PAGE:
Leading in The Unfamiliar

"A bit of blurring round the edges is a good thing. We all need to lead and follow." Meg Wright has recently taken up a new role as Scotland Director of the Engineering Development Trust. She reflects on her learning and leadership journey in this month's ACOSVO leadership blog...

I have worked in the voluntary sector for 15 years and I recently changed jobs, becoming Director of the Engineering Development Trust in Scotland. It is a totally new area of the voluntary sector and the subject of engineering was quite alien to me. I quickly found out that the aim was to promote science, technology, engineering and maths (STEM) in schools and opening up opportunities for young people to take part in STEM based activity.

This has got me thinking about my career in the voluntary sector to date. I came to the sector from industry and prior to that my working life was in the NHS.

My first foray into the charity world was as a volunteer providing food for people who were homeless or working in the streets. It was all very relaxed and seemed effortless to manage and organise (how wrong can one be!)

My first paid role in the sector was to work with people with learning disabilities. That was daunting as I had never worked either in the sector or in the LD field. My role was Development Manager and I was tasked with setting up supported living services for people leaving long term care. Everyone around me knew the language, the culture and the ‘way things were done’. I felt quite out of my depth and at times wondered why I was appointed to the role as I leaned on others quite significantly to learn and fulfil what was expected of me.

Next up, Director with a health charity – that was more ‘me’. I had trained as a nurse so the client group was familiar to me and I felt that I was not such a burden on others for my learning. Other roles included leading in sexual health, addictions and now engineering development.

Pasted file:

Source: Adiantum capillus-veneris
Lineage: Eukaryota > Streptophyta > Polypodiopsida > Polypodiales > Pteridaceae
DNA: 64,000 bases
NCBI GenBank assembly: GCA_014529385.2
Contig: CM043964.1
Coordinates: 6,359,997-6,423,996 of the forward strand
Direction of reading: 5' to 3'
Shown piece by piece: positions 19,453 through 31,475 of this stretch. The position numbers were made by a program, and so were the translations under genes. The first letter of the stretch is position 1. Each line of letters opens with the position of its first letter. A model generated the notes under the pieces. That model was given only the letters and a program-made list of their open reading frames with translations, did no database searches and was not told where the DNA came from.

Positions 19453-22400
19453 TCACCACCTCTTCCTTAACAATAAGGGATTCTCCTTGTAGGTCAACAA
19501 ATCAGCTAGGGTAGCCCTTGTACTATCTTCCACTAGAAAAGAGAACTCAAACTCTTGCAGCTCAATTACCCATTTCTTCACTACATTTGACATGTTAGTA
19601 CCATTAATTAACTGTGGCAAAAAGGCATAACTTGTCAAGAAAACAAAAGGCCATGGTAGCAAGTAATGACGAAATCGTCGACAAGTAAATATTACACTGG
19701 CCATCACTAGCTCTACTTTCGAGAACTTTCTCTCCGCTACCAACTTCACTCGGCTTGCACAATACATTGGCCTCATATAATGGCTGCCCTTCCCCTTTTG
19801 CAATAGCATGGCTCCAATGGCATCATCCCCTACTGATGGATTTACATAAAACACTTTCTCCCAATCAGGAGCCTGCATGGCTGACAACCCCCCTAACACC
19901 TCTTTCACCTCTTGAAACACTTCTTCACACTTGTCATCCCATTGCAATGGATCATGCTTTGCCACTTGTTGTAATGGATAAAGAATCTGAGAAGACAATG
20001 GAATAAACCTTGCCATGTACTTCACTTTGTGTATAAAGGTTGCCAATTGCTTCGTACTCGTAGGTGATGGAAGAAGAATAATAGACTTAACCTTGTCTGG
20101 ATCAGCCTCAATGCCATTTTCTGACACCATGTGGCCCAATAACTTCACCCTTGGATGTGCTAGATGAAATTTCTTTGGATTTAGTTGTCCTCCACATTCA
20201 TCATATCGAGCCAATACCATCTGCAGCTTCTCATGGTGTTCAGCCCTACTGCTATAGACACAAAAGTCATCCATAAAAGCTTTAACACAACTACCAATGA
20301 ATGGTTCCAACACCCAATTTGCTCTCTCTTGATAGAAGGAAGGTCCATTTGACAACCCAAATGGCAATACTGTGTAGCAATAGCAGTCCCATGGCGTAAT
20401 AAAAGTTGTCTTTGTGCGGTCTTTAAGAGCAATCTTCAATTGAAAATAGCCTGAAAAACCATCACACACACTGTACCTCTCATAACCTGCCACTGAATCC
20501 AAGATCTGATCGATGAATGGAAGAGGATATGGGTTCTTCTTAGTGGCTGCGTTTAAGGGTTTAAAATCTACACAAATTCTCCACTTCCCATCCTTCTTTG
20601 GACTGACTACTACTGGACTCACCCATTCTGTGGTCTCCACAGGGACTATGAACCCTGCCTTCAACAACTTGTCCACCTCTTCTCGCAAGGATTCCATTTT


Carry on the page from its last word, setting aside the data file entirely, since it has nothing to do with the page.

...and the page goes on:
But is that what leadership is all about – knowledge of the subject matter? No, certainly not. It is about skills, partnerships, relationships, management, business development, listening, and learning as well as leading. These themes cut across so many organisations, no matter why the organisation exists.

I have been very lucky in my career to work with so many people who have been both generous and kind in sharing their knowledge and guiding me. Without them, it would have been a much harder task. While I focus on developing the business, relationship management and partnerships; they can get on with their roles in whatever capacity.

However, it’s not always so clean cut, we all need to shift and take on tasks that are not immediately related to our job role, a bit of blurring round the edges is a good thing. We all need to lead and follow. Even as the overall leader I still often find myself following instruction or direction from others. It’s how I learn and get the job done.

We need to keep on learning, it never ends, leadership to me is more about guiding, vision, motivation, looking ahead - as well as a dollop of followership thrown in for good measure.